Calculating Occupancy in the Contact Center
By: Peg Ayers & Turaj Seyrafiaan
Occupancy Definition: The percentage of your agent’s logged-in time spent in direct contact with a customer or in activities directly following and related to that contact (e.g. After Call Work).
Calculation: Total Contact Time (Talk Time + After Call Work) /Total Logged-in Time
The equation can be applied for any period of time (day, week, month, etc.) for an individual or any group of agents
Example: An agent’s shift is from 8:30 am to 4:30 pm (8 hours) where she has 30 minutes for lunch and 2- 15 minutes break (7 hours or 420 minutes logged-in). During this time the agent handles 150 calls which take two minutes each (AHT = 2 minutes) for a total of 300 minutes. The occupancy for this agent is calculated as (300/420) x 100 = 71.4%.
Let’s say this agent is in coaching for 60 minutes during her shift (Aux for 60 minutes, logged-in for 360 minutes). In this case, her occupancy is calculated as (300/360) x 100 = 83.3%.
Goals for Optimal Occupancy
The optimum occupancy percentage varies by the type of business and by the customer and employee experience goals of the organization. Occupancy that’s too high means that agents are busy and your callers have to wait for an available agent. This also can lead to higher employee attrition (burn out) or agents trying to create artificial free time (expending too much time for ACW or their breaks). But occupancy that’s too low means higher staffing costs (your agents are waiting for the caller). If you’re looking for extremely high Service Levels and very low Average Speed of Answer, you’ll need to run a lower Occupancy rate, to ensure your agents are ready for the next contact. Keep in mind that smaller contact centers have lower occupancy than a larger centers targeting the same Service Level. The larger the center, the easier it is to answer calls efficiently.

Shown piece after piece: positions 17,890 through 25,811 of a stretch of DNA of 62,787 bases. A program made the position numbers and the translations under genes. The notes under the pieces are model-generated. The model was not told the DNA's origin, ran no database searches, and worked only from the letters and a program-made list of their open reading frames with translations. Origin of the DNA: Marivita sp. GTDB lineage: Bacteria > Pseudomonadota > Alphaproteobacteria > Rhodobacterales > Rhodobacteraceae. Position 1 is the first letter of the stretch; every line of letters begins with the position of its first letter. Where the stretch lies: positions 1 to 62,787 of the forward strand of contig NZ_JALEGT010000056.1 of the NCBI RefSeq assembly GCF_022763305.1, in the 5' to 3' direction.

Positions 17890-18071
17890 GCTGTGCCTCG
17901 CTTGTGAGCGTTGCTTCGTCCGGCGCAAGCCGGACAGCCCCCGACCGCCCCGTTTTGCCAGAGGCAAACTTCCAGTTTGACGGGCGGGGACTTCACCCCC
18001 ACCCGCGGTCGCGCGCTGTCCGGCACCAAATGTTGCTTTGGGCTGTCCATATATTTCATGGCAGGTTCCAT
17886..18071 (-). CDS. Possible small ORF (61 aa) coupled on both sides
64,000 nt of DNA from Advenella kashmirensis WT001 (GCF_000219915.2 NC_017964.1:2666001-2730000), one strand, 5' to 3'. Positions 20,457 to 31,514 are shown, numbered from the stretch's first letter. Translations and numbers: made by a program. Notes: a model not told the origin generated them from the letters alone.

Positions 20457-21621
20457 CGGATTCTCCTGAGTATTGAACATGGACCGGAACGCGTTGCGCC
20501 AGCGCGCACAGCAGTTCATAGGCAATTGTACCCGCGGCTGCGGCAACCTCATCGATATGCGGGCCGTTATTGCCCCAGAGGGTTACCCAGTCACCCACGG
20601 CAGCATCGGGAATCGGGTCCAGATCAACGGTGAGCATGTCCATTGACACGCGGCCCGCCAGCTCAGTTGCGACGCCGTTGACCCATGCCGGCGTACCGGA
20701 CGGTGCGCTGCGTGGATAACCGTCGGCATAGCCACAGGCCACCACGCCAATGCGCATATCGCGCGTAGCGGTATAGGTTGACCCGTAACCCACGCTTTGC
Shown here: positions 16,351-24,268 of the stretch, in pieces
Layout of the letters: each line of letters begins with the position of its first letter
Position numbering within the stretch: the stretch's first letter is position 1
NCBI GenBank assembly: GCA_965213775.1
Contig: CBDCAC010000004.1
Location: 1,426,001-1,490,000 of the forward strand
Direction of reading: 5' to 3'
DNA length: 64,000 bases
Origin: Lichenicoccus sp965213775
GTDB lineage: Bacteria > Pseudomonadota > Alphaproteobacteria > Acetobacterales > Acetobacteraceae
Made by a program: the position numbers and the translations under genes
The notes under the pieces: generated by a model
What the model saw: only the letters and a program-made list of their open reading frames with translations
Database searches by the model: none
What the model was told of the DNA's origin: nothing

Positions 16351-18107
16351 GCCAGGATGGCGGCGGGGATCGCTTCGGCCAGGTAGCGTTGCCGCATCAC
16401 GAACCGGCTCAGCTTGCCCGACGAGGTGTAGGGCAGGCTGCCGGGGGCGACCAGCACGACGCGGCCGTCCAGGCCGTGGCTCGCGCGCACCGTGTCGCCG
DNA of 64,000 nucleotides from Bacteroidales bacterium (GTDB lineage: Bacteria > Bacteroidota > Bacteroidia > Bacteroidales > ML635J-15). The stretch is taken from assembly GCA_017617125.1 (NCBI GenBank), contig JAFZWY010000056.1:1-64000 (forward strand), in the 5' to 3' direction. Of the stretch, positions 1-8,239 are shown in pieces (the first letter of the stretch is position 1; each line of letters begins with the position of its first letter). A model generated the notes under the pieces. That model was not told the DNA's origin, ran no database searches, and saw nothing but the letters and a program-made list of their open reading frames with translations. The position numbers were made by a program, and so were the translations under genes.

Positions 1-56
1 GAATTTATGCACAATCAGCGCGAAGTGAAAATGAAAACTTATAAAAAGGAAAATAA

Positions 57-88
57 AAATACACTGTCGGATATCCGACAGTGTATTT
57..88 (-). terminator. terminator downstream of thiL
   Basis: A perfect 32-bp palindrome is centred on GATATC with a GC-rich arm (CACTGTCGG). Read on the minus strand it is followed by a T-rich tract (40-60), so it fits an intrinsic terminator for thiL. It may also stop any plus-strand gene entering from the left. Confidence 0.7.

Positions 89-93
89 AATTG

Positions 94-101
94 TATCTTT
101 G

Play With Occupancy Specific to Your Organizational Goals
Experimenting with Occupancy can show you the sweet spot for your organization.